Well, honestly, no it wasn’t written to “cull readers” at all. It wasn’t as if I scoured the internet looking for something sensational to blog about so as only to gain readership. On the contrary, the post was sparked on the heels of mass outcry at the recent display of the photograph; until then I was unaware of the work. However, once it had been brought to my attention, by less a gracious of an appraisal, I began to reflect on the nature of the work as an actual entry point to the crucifixion of Jesus itself. Having studied the sociological realities of crucifixion in the ancient world I realized that it actually managed to capture the dishonor that Jesus regarded as his “glory” and the scandel that a crucified messiah figure created among Jews and Greeks—precisley because it was not proprietous!

  • Dan Martin

    When this “artwork” was originally exhibited I was disgusted, not by the act of desecration itself, for really, you cannot desecrate anything that is not first sacred…and whether crucifix or flag, to the extent we hold the material object to be sacred, to precisely that extent it has become an idol to us. Rather, I am disgusted by the notion, common to proponents of “free speech” and “art” that such things only enjoy full expression in the deliberate and premeditated causing of offense. Those who defend Americans’ “right” to burn a Qur’an or caricature the prophet Muhammad, better not talk to me about their objections to flag burning or “Piss Christ.”

    But in response to the original post–which is excellent–I am struck by a lesson we have been learning in my church Sunday study of the gospel of Mark. Repeatedly in the first few chapters we have observed that Jesus touched and engaged with the “unclean,” and counter to law and culture, rather than being demeaned, contaminated, or sullied, the force of Jesus’ purity cleansed the event or person. Even the shame of the cross could not withstand Jesus’ cleansing influence. Perhaps, though Serrano certainly intended offense, in some Jesus-like way “Piss Christ” is actually an icon…

    • Lawrence Garcia

      Thanks Dan, your words are much appreciated (as I’m a big fan of your work).

  • facebook

    My first reaction was anger and it should have been Lord, ”forgive them for they know not what they do.” I am only interested in people being free to worship God in peace. I do not support worship by a group of people or support the value of any worship toward a God that calls for violence. This ”art” is supported by taxpayer money and this is what I am angry about. Yes this ”art” is supported by the 1st amendment and should be but not my tax dollars. Corky Riley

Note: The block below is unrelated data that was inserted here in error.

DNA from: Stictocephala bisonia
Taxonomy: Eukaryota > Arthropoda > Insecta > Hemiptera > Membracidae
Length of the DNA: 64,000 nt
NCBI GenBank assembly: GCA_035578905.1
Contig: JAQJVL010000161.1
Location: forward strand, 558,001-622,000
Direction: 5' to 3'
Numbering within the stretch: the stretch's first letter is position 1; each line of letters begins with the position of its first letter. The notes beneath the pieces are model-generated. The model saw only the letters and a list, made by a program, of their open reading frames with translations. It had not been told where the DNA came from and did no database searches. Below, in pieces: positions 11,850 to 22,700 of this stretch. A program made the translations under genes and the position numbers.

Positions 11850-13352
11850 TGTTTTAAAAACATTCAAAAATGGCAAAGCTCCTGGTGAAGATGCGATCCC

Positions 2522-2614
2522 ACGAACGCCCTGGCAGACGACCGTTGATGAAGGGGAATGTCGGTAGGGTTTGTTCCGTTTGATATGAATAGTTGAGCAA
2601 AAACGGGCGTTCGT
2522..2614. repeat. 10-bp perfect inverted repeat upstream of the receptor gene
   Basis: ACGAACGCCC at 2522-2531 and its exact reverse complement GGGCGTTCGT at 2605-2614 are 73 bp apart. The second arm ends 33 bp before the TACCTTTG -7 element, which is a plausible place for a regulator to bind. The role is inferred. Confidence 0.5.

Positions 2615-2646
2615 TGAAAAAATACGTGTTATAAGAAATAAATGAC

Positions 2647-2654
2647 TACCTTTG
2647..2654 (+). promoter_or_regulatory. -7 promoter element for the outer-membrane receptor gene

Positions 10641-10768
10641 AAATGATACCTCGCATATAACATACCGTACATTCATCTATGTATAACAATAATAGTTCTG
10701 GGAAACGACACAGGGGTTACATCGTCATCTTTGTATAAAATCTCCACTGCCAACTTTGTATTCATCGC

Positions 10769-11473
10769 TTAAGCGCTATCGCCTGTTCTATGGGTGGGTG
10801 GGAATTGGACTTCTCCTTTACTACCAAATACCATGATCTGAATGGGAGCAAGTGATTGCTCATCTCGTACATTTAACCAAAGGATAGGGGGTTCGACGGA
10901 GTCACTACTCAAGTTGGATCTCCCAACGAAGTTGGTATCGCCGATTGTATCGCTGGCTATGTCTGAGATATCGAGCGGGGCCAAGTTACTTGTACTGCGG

• Lawrence Garcia

      Sure, this seems, to me, to be another issue altogether. I wasn’t really interested in the wider socio-political issues surrounding the photograph, merely the theological truth about the crucifixion that can be, so to speak, gleaned from it. I don’t support the writer, or the action, or the photograph, but I think if one examines the awful realities of which crucifixion is (and that Jesus chose that as his paradoxical hour of glory), then one can see the picture as part of the larger rejection and shaming of Jesus that was witnessed at the cross. Thanks for reading!

  • Proud MassWhole

    You’re going to learn to live with “free speech” if you want to continue to live in America, that’s how it works. I bet he just wanted to see the reaction it created and originally put it in honey or amber…..the title is what gets people upset which I find hilarious. “I AM CHRISTIAN, I AM MAD!” *stomp stomp stomp* like a cave man.

  • Brandi Nuse-Villegas

    I am an artist and feel like those who put the word in quotations, “Art”, don’t fully understand the purpose of art. Art is a journey by the artist to bring their questions into a exploration using physical media. It gives an opportunity for the artist and other who engage it to the opportunity to understand reality, then more deeply, to see. Sometimes, that exploration involves a subject, like a portrait and in that, the artist and viewer have the opportunity to know and see the woman or man more deeply. Same with the mentions of exploring- art materials and styles continue to be discovered. But if something has already been explored or a question already asked by the same means, why do the same? So there will always be a something new and not seen that challenges our understanding of what is art. People reviled Van Gogh’s work.
    Art tends to shock us because it challenges what we know.
    It is hard for me to grasp what it’s like for Jesus to be carrying the sins of the world, in all of its profanity.
    This piece was and continues to be the most powerful mean by which I am able to understand a little more deeply. More than any great writing or depiction of the crucifixation or description or reading.

    • Dan Martin

      While art may indeed “shock us because it challenges what we know,” that does not mean that shock qua shock necessarily brings this value. Far too many who claim the title of “artist” seem unable to comprehend that “offensive” alone is insufficient to define or validate expression. Serrano, the Danish cartoonists, and the Westboro Baptist Church all make this same category error.

      Perhaps to say it more directly, truth is often offensive, but much that is offensive is not true. This distinction is all-too-frequently lost on both artists and fundamentalists.

  • Disableme

    Lawrence thank you for the the thoughtful article. I wrote an article several months ago concerning evangelical piety and art or pop culture.